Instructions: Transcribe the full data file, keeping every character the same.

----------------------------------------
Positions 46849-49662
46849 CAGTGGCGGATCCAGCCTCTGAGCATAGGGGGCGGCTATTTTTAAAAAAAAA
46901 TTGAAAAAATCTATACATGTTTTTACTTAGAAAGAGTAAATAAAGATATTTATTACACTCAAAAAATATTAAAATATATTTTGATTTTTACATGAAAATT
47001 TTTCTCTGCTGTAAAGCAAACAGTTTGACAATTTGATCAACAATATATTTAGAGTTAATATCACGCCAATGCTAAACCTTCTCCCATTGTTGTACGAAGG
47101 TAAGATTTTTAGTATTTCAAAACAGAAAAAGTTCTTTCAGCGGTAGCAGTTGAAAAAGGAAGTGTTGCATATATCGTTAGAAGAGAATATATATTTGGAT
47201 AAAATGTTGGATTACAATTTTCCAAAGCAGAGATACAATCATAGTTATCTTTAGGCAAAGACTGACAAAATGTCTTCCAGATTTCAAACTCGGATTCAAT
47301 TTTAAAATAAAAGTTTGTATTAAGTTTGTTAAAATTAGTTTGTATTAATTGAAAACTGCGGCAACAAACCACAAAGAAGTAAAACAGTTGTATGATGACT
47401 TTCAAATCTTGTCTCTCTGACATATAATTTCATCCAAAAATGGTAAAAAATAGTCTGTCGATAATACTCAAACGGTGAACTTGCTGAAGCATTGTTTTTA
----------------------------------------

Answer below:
Positions 46849-49662
46849 CAGTGGCGGATCCAGCCTCTGAGCATAGGGGGCGGCTATTTTTAAAAAAAAA
46901 TTGAAAAAATCTATACATGTTTTTACTTAGAAAGAGTAAATAAAGATATTTATTACACTCAAAAAATATTAAAATATATTTTGATTTTTACATGAAAATT
47001 TTTCTCTGCTGTAAAGCAAACAGTTTGACAATTTGATCAACAATATATTTAGAGTTAATATCACGCCAATGCTAAACCTTCTCCCATTGTTGTACGAAGG
47101 TAAGATTTTTAGTATTTCAAAACAGAAAAAGTTCTTTCAGCGGTAGCAGTTGAAAAAGGAAGTGTTGCATATATCGTTAGAAGAGAATATATATTTGGAT
47201 AAAATGTTGGATTACAATTTTCCAAAGCAGAGATACAATCATAGTTATCTTTAGGCAAAGACTGACAAAATGTCTTCCAGATTTCAAACTCGGATTCAAT
47301 TTTAAAATAAAAGTTTGTATTAAGTTTGTTAAAATTAGTTTGTATTAATTGAAAACTGCGGCAACAAACCACAAAGAAGTAAAACAGTTGTATGATGACT
47401 TTCAAATCTTGTCTCTCTGACATATAATTTCATCCAAAAATGGTAAAAAATAGTCTGTCGATAATACTCAAACGGTGAACTTGCTGAAGCATTGTTTTTA